Dalton Before 1914 GAZ Dalton

Dalton Before 1914 

Economic Activity: Market charter granted in 1239; Dalton remained the market town of low Furness for the next 300 years. However the market declined after the dissolution of Furness Abbey in 1537 and was superseded by that of Ulverston. By 1836 hand-loom weaving, malting and brewing were recorded at Dalton, with some small scale iron ore mining. Major expansion of iron mining after the opening of the Furness Railway in 1846, with mines at Lindal Moor; Newton; Crossgates; Rickett Hills; Elliscales; Mouzell; Roanhead and Butts Beck, and what was then the largest iron ore deposit in the world was discovered at Park, near Askam, in 1850. Ironworks established at Askam in 1865, using limestone from a new quarry at nearby Goldmire. The iron trade provided the foundation of the area’s economic activity for the next fifty years. Brickworks established at Greenscoe in 1845.

Places of Worship: Medieval parish church of St. Mary, Dalton-in-Furness, rebuilt 1885. Early chapel of ease at Ireleth, rebuilt as St.Peter's, Ireleth, on a new site in 1865.  New Anglican churches of St. Peter, Lindal built 1885; St. Barnabas, Newton, built 1900 and St. Margaret, Ulverston Road, built 1904.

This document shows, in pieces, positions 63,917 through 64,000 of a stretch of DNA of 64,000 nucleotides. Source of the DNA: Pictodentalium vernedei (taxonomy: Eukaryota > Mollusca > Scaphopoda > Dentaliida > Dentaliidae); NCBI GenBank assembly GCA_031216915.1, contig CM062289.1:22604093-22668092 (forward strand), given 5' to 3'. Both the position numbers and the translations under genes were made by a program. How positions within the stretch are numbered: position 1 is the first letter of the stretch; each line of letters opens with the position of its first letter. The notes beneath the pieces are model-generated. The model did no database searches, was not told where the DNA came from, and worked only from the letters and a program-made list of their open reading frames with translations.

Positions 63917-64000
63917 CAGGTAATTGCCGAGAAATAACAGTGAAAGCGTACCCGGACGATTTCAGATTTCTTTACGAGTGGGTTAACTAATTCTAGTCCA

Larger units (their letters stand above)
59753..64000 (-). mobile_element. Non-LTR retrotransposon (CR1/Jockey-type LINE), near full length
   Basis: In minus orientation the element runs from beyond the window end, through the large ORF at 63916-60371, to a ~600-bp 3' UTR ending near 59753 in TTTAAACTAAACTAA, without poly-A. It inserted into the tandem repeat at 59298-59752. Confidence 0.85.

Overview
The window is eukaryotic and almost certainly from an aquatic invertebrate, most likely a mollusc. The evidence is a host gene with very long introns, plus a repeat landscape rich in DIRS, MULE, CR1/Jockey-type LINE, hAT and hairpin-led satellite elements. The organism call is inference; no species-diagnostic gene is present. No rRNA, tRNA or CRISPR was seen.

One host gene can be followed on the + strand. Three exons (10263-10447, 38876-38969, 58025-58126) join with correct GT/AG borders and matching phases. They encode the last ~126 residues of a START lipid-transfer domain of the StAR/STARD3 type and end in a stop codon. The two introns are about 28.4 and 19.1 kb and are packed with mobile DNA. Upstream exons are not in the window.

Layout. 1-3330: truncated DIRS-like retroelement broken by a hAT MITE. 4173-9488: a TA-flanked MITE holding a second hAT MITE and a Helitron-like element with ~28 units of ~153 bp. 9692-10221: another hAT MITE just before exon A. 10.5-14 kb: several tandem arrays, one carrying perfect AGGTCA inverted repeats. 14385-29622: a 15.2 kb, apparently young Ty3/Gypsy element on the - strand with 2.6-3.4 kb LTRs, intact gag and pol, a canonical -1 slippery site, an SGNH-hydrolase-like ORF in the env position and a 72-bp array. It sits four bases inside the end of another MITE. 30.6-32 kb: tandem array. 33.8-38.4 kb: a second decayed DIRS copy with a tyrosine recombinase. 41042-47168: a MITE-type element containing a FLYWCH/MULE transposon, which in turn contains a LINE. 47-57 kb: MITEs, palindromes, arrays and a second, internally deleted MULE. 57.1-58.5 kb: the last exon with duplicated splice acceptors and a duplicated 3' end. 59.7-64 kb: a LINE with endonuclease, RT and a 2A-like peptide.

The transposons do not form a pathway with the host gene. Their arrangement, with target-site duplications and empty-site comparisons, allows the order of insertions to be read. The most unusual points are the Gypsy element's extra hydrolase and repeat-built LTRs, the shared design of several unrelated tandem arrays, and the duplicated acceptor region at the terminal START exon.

Methodist chapel above a stable in Skelgate, Dalton, by 1823; replaced 1864 by a new build in Wellington Street. Primitive Methodist (1868) and Bible Christians (United Methodist Church) chapels in Dalton; same three denominations also had chapels at Askam, built about 1875–80. Wesleyan Methodist chapels also at Lindal, Marton and Newton. Baptist churches at Dalton (built 1868–73), and at Askam.  Other places of worship included: Plymouth Brethren and Welsh Calvinists (1874) who used the old grammar school in Beckside Road. Roman Catholic chapel of Our Lady of the Rosary on the corner of Prince Street and Ulverston Road, built 1879. St. Anthony’s Roman Catholic church, Askam, opened 1896.

Schools: The earliest school in the area was founded at Ireleth in 1612. “Free School” in Dalton town, founded in 1622, survived for over 200 years; then refinanced and rebuilt by local entrepreneurs, opening as a church school in 1862. This school was known locally as The Green School. Grammar School, opened in Beckside Road in 1746, appears to have closed by 1876. After establishment of Dalton School Board in 1876 new public elementary schools were provided: Dalton Board Boy’s School in Broughton Road and Girl’s School in Chapel Street were opened in 1878. Roman Catholic school on the lower floor of the church on Ulverston Road opened 1880, and a junior mixed school in Nelson Street in 1884. At Askam: Senior Mixed School opened 1873; mixed infant school, the Victoria Council School, opened 1887. School at Ireleth rebuilt in 1862. Mixed and infant school provided at Lindal in 1870 and a public mixed elementary school at Newton opened in 1877.

Other Institutions: Dalton Workhouse at Goose Green, built 1825, replacing an earlier facility dating from 1735 at Billingcote. Carnegie Free Libraries in Nelson Street, Dalton, opened 1903, and Lord Street, Askam, in 1904.